Deepen your practice with a focus on divorce planning


Divorce can be an emotional time in clients’ lives, but as their financial advisor, you can help them navigate key financial impacts of this life change so they can emerge optimistic about their future. 


“Divorce can directly impact a client’s financial well-being, and they need someone they trust to lean on during this often-complicated process,” says Lynne Knox, private wealth advisor at Capital Group’s Private Client Services. 


While attorneys navigate the legal process of divorce, financial advisors can play a key role in helping clients think through the financial consequences of the choices they make when ending their marriages. Here are ways divorce planning can add depth to your practice.

Consider becoming a certified divorce planner

According to research conducted for Capital Group’s Pathways to Growth: Advisor Benchmark Study, the highest growth advisors offered a broader range of services tied to the long-term goals of clients and their families — including charitable planning, retirement planning and generational wealth transfer. Specializing in divorce financial planning could be another way for you to broaden your value to clients. 


To help boost your skills and market your capabilities, consider becoming a Certified Divorce Financial Analyst (CDFA), a designation that can show clients you have a higher degree of skill in financial and accounting issues that frequently occur during divorce negotiations. 

Strengthen and enlarge center-of-influence (COI) networks

Having a CDFA credential could also help you stand out among peers and capture the attention of COIs already working with clients in divorce.


Consider the types of professionals a client might work with in legal and financial circles, such as divorce attorneys, mortgage brokers, real estate agents and forensic accountants. But you should also look to adjacent and wider circles of specialists who help families navigate divorce, such as marriage and family therapists or private investigators.


Working with these specialists can help you provide holistic service that builds loyalty and results in referrals. You may even consider further cultivating your COI network by planning regular meetings with them to discuss how each of you can help a particular client. For example, Knox created an advisory board 12 years ago, and the group still meets quarterly.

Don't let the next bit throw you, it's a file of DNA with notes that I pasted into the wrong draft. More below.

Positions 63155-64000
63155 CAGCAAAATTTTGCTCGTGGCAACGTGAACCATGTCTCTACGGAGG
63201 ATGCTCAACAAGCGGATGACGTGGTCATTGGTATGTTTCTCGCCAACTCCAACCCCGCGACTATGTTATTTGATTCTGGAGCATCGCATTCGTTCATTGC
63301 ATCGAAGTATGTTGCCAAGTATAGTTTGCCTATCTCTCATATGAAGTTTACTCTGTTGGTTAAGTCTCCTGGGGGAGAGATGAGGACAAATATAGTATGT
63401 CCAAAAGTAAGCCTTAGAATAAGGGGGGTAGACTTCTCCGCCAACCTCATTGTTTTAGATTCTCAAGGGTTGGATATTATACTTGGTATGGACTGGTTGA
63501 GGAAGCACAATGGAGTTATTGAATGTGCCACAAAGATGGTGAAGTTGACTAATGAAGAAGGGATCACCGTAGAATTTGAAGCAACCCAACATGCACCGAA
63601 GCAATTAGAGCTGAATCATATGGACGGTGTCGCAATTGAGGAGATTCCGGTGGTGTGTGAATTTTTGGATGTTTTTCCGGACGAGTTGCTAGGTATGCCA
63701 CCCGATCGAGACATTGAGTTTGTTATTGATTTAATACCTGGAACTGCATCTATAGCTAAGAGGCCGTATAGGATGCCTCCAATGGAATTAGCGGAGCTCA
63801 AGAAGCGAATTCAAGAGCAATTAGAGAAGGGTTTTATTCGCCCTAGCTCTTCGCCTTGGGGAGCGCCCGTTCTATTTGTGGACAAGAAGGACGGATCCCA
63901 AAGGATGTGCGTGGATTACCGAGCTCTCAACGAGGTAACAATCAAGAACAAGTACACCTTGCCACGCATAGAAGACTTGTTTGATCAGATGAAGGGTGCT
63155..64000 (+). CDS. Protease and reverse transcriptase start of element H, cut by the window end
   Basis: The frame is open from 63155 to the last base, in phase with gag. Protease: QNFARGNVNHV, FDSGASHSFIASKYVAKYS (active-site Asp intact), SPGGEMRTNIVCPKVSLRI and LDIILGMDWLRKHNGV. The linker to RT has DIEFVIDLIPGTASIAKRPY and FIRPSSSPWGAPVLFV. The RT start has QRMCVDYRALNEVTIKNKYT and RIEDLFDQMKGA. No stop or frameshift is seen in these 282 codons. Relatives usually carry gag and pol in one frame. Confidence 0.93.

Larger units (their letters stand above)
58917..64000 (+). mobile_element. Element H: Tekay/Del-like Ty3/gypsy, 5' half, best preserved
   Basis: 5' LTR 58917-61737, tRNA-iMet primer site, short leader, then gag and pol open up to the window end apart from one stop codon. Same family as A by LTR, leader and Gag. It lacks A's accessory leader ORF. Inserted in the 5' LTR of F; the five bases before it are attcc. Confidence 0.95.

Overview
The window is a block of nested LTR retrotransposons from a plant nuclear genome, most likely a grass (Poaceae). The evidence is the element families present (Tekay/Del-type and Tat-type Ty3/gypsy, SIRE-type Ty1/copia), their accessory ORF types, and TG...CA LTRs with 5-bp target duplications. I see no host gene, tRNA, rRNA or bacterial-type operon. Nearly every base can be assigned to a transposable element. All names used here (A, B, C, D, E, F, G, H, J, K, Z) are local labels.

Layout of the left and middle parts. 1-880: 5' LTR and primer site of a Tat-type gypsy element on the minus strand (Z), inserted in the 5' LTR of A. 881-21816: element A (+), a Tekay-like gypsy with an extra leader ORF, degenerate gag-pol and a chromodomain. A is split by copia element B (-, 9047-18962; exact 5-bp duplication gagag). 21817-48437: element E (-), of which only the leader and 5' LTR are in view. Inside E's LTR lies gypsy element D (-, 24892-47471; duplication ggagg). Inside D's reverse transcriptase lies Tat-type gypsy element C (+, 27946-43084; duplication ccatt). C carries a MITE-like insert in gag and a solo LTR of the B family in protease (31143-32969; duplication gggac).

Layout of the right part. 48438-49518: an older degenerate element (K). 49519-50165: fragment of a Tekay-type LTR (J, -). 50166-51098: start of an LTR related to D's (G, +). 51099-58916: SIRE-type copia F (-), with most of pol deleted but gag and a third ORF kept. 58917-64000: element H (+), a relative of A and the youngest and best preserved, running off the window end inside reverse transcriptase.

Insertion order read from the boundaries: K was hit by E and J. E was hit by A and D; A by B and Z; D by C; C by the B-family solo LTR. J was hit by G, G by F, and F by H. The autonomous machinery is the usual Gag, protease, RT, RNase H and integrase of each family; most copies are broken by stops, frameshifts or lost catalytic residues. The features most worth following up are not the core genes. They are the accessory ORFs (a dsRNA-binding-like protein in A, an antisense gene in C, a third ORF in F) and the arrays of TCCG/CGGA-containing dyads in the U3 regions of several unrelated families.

“When someone goes through a divorce, they start over completely,” she says. “So you want that client to be surrounded by all the expertise they need to rebuild their financial life. You, as their financial advisor, are the best person to bring everyone together.” Strong relationships with those in COI networks, she adds, could also expand your referral pipeline — a vital source of growth for your practice.

Lean into the “advisor” in financial advisor

Financial advisors can often find themselves in a therapist’s role with clients, but Knox says divorcing clients often require even more patience and empathy. “They all come to you when they’re in pain, so the most important thing is establishing trust and acknowledging what they are feeling,” she says. “You want to have them focus on 12 or 18 months down the road, when they won’t feel this way. And I tell them, ‘I know, because I’ve done this with clients hundreds of times. We will get you there.’


Clients are often in fragile states when they seek her help, Knox adds, and it’s not enough to lay out financial advice in black-and-white terms. “Clients often feel betrayed by the ones they trusted the most,” she says. “They may not appreciate being told what to do, even if it makes sense for their interests.”


Knox says she uses a technique called appreciative inquiry to help guide client conversations, especially at the start of the relationship. This form of communication emphasizes “positive” idea generation over “negative” problem identification.